A busy schedule in an unfamiliar town: This convention is truly a business trip. Get a flavor of Charlotte quickly — and relax away from the convention at these emblematic places.
• Money walk. There’s a recession going on, but you can still get a whiff of the Big Money any business day in uptown Charlotte’s banking district: North Tryon Street is traditionally the turf of Charlotte-based Bank of America; South Tryon is in the orbit of Wells Fargo; other lenders are worked into the mix.
Start your stroll in new Urban Garden atrium in 1 Bank of American Center at Fifth and College streets; cross the skybridge to Founder’s Hall, the two-story dining/shopping concourse that adjoins the BoA Corporate Center — at 60 stories, the tallest building in the Carolinas. In the Deco-inspired lobby; check the ceiling frescos by noted Carolinas muralist Ben Long.
On the upper floor of Founder’s Hall, follow the Overstreet Mall south. The retail walkway that darts through or into seven blocks over five streets. Uptown Charlotte turned up its nose on its streets in the ’80s, hollowed out the second stories of skyscrapers for shops and cafes, and linked them with skywalks.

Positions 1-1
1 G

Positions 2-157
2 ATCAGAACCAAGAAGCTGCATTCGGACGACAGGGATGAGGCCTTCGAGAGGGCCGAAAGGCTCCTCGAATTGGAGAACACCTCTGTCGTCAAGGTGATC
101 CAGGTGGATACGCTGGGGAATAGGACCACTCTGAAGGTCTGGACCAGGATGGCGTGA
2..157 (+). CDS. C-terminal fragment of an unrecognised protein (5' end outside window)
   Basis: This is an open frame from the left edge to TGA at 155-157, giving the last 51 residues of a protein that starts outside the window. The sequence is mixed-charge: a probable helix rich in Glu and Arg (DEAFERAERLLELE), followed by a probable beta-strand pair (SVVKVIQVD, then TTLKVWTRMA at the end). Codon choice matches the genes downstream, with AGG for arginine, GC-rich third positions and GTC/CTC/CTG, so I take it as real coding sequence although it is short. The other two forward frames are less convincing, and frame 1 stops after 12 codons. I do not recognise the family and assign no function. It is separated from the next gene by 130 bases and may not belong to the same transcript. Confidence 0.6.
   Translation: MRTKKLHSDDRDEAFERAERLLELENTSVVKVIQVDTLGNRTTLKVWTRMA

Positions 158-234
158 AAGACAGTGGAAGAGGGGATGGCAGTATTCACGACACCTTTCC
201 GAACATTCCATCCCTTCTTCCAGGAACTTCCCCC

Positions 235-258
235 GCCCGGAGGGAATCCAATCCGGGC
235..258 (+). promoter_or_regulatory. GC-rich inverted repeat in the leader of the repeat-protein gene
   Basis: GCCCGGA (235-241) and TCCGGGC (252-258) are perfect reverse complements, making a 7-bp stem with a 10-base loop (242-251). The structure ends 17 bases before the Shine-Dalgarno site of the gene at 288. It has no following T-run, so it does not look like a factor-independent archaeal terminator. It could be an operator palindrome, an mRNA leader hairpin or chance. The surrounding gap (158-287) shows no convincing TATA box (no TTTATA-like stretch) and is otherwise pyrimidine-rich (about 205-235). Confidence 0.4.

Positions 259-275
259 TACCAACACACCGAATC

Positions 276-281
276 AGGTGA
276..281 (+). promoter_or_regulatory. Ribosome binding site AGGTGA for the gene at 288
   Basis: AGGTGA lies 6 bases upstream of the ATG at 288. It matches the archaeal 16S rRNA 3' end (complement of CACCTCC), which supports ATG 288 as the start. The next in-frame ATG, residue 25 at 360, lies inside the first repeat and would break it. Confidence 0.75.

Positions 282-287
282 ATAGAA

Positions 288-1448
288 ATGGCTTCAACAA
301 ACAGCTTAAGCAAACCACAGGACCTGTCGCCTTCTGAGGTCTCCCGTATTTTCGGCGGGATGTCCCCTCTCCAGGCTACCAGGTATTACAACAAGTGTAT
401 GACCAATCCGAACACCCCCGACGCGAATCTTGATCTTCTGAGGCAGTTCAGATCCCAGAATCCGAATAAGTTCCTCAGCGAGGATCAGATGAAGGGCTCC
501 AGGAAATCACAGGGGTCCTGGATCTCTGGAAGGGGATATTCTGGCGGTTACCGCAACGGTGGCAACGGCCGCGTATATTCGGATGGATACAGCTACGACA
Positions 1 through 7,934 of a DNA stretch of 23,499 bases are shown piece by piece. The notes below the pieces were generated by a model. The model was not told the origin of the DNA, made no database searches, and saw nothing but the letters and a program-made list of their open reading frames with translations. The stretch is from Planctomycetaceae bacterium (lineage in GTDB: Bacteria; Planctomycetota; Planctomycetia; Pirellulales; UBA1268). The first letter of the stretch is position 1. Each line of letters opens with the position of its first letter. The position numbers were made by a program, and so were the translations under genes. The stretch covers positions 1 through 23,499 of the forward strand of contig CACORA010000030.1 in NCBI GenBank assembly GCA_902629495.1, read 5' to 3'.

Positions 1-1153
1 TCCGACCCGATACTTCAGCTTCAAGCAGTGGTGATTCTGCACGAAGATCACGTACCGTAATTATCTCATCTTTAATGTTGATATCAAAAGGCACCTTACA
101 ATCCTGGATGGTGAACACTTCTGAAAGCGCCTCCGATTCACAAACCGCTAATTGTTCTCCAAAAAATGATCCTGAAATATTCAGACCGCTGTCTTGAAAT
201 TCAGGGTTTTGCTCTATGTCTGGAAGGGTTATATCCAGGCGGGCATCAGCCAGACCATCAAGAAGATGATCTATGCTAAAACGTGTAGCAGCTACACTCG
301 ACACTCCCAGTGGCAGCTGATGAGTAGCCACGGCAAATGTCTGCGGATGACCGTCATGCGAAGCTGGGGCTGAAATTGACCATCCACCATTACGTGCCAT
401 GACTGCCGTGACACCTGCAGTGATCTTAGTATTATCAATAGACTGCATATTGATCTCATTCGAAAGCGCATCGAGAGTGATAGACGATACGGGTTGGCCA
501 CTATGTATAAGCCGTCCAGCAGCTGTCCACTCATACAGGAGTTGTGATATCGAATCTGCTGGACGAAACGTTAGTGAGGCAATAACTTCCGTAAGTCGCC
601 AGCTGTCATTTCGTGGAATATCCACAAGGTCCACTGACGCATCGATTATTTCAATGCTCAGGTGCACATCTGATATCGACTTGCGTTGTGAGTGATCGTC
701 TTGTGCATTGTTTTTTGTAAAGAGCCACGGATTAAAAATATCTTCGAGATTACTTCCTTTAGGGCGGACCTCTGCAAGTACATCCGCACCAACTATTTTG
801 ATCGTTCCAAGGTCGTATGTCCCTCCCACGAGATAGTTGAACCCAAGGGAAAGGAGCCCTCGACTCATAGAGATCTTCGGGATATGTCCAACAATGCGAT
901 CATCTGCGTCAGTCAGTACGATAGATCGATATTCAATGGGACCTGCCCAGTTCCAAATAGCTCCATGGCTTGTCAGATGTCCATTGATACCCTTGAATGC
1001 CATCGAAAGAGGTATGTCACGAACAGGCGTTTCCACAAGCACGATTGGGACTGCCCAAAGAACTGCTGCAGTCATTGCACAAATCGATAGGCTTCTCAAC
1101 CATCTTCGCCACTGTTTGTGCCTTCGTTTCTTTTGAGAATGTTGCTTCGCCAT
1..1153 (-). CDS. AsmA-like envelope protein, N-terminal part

Overstreet maze is a hive of activity during business hours (dormant nights/weekends) and great for people-watching.
Caution: Fast-walking bankers! You’ll eventually reach the Wells Fargo’s side of uptown. Take an escalator to street level.
• Sample NASCAR. Professional car-racing put the Charlotte on the leisure-sport map, and uptown’s NASCAR Hall of Fame is a three-story shrine to stock cars. Check out the displays and interactive bells-and-whistles. Inside the Racing Simulator, get a white-knuckle feel of what race day is like for a professional driver. There’s more nerve-rattling at the 64-foot projection screen in the High Octane Theatre.
Got more time and interest? Head out to the Charlotte Motor Speedway, in exurban Concord (800-455-3267; www.charlottemotorspeedway.com/tours). Both the $9 and $17 tours include a lap around the famous track.
Too long a haul? Opt for Michael Waltrip Racing (20310 Chartwell Center Dr., Cornelius; 704-655-9550; www.michaelwaltripracing.com; click MWR HQ) at the working automotive compound of the famed NASCAR driver and team owner. An on-site theater explains the hoopla to the un-tracked mind. This operation is known as one of the most fan-friendly of the many racing shops just north of Charlotte. $10.
• Museum of the New South. Charlotte embraces its past (translation: Its rise to prominence ) at the Levine Museum of the New South in uptown. It’s a compact but nifty look at the town’s economic, social and cultural growth after the Civil War. The permanent Cotton Fields to Skyscrapers is the city’s sum-it-up walk-through.